The Oculus Pavilion was QHT funded and designed and built by third year students from the School of Architecture+Cities at the University of Westminster.
Innovative design and production methods were used with all the structural elements CNC cut and the design and construction was algorithmically supported with Grasshopper software.
The circular structure with a view into the sky was inspired by Architect Vladimir Tatlin’s 1919 design for the Tatlin Tower, a design not realised until a sculpture was built in 1971 as part of the ‘Art in Revolution’ Exhibition at the Hayward Gallery. The 1971 sculpture was reconstructed at the rear patio of the University of Westminster’s Marylebone Campus, the same location where the students’ Oculus pavilion was initially exhibited. Tatlin’s Tower was an ‘avant-garde structural design’ which had a considerable impact on contemporary artistic thinking.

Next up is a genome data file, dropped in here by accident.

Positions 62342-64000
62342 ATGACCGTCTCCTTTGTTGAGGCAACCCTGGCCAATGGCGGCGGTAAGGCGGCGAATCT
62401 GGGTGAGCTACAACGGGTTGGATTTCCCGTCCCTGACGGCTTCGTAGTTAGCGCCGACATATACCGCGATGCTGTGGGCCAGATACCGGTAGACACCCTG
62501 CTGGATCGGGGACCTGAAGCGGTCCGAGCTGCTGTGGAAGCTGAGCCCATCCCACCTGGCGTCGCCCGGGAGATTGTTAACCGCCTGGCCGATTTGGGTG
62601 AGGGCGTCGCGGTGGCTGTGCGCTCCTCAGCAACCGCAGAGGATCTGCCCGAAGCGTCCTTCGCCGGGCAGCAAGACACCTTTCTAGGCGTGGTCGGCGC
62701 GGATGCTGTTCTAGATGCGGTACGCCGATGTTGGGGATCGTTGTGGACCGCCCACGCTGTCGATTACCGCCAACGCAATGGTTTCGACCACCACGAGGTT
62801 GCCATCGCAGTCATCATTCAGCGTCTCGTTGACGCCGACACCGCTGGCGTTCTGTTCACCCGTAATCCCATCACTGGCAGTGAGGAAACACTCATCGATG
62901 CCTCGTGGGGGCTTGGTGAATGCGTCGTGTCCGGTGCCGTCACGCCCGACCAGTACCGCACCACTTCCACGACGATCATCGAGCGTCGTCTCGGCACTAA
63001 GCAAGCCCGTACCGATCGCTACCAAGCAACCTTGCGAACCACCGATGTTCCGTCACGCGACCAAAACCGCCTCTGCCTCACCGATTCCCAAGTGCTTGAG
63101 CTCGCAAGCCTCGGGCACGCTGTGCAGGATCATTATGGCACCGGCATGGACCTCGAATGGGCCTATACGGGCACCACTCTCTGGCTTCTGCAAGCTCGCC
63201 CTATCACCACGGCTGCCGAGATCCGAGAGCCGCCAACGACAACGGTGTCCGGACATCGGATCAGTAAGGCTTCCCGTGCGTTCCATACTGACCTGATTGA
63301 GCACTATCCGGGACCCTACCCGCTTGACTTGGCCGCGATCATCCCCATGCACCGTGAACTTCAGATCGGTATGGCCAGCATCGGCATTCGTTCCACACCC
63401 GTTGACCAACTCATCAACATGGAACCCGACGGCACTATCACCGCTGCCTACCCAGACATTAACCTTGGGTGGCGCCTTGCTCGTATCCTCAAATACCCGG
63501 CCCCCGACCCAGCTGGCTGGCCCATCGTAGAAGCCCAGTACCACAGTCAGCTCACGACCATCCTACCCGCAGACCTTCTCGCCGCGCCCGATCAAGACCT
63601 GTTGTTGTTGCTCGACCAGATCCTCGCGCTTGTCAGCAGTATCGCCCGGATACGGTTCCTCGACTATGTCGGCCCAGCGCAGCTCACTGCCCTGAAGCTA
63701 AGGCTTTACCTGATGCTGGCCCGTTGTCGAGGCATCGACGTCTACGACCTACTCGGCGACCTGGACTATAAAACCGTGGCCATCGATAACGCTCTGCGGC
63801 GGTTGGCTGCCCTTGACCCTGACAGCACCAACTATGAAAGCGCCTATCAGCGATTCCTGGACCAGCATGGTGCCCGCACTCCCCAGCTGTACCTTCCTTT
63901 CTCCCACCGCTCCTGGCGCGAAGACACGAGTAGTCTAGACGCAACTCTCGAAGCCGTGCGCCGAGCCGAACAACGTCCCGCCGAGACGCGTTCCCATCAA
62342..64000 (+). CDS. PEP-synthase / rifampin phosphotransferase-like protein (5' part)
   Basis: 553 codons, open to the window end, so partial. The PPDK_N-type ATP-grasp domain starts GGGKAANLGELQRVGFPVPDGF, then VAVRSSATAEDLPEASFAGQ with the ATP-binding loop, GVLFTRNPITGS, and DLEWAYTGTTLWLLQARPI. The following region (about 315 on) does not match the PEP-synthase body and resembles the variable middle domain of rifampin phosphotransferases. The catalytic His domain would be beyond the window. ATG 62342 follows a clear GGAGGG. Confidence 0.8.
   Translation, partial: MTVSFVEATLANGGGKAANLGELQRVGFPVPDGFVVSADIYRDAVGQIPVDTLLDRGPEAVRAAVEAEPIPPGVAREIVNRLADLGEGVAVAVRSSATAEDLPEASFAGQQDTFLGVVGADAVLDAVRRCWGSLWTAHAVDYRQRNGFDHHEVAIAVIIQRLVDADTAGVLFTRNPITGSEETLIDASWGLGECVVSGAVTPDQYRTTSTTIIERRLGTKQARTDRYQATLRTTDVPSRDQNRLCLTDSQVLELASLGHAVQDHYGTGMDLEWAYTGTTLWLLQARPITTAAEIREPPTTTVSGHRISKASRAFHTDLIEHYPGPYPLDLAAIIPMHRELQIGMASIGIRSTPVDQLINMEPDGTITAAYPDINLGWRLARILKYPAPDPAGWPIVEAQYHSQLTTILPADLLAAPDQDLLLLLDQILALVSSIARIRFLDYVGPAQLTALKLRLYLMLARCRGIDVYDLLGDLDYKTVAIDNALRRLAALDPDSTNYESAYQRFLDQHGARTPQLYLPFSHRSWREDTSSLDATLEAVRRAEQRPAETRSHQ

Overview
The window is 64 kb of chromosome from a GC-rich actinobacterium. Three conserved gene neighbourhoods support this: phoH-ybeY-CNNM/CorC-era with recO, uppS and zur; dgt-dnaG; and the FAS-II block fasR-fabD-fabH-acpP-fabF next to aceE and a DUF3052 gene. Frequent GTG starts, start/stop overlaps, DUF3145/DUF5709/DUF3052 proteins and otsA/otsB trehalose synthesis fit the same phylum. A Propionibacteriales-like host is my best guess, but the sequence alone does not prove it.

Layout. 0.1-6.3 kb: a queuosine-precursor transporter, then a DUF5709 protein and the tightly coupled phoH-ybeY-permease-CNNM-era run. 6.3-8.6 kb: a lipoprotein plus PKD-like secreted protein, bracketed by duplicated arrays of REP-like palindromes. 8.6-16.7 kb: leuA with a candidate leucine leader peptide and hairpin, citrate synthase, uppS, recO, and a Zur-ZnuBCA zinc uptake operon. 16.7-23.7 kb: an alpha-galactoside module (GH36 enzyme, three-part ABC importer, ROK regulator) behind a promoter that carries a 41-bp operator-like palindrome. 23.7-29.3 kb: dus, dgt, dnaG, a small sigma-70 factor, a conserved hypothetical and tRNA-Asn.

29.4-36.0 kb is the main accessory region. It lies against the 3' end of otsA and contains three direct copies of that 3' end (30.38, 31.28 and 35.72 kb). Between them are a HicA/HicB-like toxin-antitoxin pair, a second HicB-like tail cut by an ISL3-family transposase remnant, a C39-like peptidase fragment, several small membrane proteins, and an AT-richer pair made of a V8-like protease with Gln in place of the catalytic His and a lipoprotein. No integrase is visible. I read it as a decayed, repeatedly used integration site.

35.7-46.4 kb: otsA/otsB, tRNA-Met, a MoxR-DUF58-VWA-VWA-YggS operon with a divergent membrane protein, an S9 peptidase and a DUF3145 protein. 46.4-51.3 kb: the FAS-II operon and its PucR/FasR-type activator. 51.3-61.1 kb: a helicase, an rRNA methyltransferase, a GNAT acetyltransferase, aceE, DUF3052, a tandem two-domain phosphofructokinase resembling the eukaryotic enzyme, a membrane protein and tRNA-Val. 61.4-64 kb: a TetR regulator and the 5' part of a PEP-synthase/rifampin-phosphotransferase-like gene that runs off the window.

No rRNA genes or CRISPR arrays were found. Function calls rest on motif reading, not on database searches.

The project was initiated and lead by senior lecturer Maria Kramer and it was part of the London Festival of Architecture: “This is an exciting opportunity for students to experience the detail design and building process first hand, understanding the complex development of translating a cutting-edge proposal into a build structure. We used innovative CNC technology manufacturing more than 300 component pieces at the university’s own Fabrication Laboratory. With the help of the structural engineers StructureMode and Weber Industries we managed the construction process promoting knowledge exchange and applied research. ”
The Oculus Pavilion is now permanently installed at the Harrow Campus of the University of Westminster.